Nadja Halilbegovich

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Nadja Halilbegovich (born July 29, 1979) is an author, speaker, peace activist and survivor of the Bosnian War and the Siege of Sarajevo.

Speaking in Toronto in 2010

Childhood[edit]

Before the war, Halilbegovich sang and played guitar with Palcici, Sarajevo's internationally-known children's choir. The war broke out when she was 12. She was wounded by a bombshell a year later in 1992. Halilbegovich began sharing her diary entries and reading her poems on the National Radio and was hired to host her own show called "The Music Box" that broadcast about the war from the perspective of a 13-year-old.

In 1993 four of her poems were featured in the book "Mom I don't want to go to the basement!" The title referenced all the time that the citizens of Sarajevo spent during the incessant bombings. At age 14, the first half of her diary was published in Bosnia as "Sarajevo's Childhood Wounded By War." In January 1995, National Dutch Television did a documentary of her life.

Near the end of the war, Halilbegovich escaped from Bosnia and became a refugee in the United States. Though she spoke little English when she arrived, she finished three years of high school in two years. Meanwhile, the sequel to her war diary was published in Bosnia. She was on hand to witness the finalizing of the Dayton Agreement in Dayton, Ohio that brought an end to the hostilities in Bosnia.

Peace activism[edit]

In 1997 Nadja received a scholarship from Butler University in Indianapolis, Indiana. She majored in Vocal Performance and Theater. Halilbegovich became a popular speaker and peace activist, balancing her college schedule with speaking engagements at such events as the Global Young Leaders Conference in Washington D.C., the State of the World Forum in San Francisco and The Summit on Youth and Peace in Orlando with Desmond Tutu.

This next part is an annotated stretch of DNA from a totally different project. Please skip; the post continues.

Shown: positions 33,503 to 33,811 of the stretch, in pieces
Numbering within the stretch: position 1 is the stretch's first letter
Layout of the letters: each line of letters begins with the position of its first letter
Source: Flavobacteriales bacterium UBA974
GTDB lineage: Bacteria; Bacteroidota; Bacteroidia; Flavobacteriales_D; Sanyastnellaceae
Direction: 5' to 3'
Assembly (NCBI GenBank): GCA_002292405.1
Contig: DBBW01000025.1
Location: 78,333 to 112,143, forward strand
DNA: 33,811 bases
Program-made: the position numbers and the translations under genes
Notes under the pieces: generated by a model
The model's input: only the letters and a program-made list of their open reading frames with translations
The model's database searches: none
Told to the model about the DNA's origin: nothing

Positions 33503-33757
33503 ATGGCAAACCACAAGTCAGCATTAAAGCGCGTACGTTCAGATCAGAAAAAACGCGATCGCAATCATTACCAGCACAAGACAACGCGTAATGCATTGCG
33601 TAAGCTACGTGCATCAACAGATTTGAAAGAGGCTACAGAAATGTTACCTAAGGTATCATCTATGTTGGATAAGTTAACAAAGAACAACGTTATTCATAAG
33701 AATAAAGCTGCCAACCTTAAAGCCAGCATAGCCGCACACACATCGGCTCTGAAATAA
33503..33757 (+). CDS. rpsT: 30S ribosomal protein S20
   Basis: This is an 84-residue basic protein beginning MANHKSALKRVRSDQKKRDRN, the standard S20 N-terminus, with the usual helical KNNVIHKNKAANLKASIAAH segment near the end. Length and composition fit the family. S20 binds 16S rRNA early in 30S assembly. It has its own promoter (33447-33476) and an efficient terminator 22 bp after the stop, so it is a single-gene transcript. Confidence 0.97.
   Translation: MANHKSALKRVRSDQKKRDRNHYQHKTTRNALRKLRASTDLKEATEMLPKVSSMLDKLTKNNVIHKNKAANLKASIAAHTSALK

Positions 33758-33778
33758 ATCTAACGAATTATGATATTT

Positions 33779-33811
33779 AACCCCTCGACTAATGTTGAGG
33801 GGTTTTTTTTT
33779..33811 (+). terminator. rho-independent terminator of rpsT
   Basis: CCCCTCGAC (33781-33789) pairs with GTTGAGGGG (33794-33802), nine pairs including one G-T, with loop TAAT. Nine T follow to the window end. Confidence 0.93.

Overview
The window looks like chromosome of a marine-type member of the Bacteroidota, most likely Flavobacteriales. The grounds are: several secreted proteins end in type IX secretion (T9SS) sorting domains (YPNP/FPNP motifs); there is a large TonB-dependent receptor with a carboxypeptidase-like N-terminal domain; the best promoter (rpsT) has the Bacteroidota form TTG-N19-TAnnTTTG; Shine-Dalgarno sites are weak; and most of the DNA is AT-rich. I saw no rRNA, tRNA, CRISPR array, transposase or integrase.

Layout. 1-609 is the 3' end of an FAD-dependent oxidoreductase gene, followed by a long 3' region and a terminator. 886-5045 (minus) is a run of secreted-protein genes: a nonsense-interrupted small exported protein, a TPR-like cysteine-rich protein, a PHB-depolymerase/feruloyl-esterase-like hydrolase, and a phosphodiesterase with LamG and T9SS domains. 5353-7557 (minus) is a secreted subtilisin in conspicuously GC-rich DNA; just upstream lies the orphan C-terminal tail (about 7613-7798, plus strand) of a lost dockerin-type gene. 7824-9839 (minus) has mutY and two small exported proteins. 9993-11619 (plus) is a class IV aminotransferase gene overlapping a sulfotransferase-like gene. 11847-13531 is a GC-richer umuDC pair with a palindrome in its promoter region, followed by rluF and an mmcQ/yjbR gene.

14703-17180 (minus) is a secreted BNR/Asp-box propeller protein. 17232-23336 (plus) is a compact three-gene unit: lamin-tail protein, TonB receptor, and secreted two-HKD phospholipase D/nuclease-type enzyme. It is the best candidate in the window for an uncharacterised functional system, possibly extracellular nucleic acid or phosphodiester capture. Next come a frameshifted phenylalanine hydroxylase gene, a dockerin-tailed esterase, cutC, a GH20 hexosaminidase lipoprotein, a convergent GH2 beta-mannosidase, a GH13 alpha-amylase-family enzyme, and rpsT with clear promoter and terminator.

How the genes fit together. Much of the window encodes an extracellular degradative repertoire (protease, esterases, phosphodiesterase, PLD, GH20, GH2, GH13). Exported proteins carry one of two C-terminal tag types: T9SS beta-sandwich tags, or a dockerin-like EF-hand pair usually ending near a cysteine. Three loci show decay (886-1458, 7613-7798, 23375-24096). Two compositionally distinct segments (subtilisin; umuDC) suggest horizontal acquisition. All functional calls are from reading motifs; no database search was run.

Visiting a tunnel in Sarajevo

In 1999 her story was told in the book "The Courage To Give" by Jackie Waldman.[1] In 2000 she was featured alongside the Dalai Lama and Mother Teresa in the book "Architects of Peace" by Michael Collopy.[2] In March, 2001 she was honored with the first Woman of Distinction Award from Butler University. On graduating in 2002, she embarked on a 9-month speaking tour throughout the U.S. and Canada on behalf of Free The Children.

In 2006, both parts of her diary were published in the U.S. and Canada as "My Childhood Under Fire: A Sarajevo Diary". The book has won numerous awards and has been translated into French and Indonesian.

On September 9, 2006 Halilbegovich was one of 112 speakers at the Dropping knowledge Table of Free Voices. The speakers simultaneously answered 100 questions posed from around the world on the state of the world today. This nine-hour global streaming event was held in Berlin on the site of the first Nazi book burning.

In 2009 Halilbegovich was featured in the textbook "Elements of Literature, Second Course",[3] which compares Halilbegovich's book, "My Childhood Under Fire: A Sarajevo Diary" to "The Diary of a Young Girl" by Anne Frank.

On December 22, 2013 Halilbegovich received an honorary Doctorate from Butler University.

References[edit]

  1. ^ Waldman, Jackie; Janis Leibs Dworkis (1999). The Courage to Give: The Inspiring Stories of People Who Triumphed Over Tragedy to Make a Difference in the World. Conari Press. p. 161. ISBN 1-57324-175-X.
  2. ^ Michael, Collopy. Architects of Peace. Walter Cronkite (foreword). New World Library. p. 92. ISBN 978-1-57731-231-4.
  3. ^ Elements of Literature, Second Course, Publisher: Holt, Rinehart and Winston, 2009, ISBN 978-0-03-036877-6, ISBN 0-03--036877-4, pg. 916-918; 923-927.

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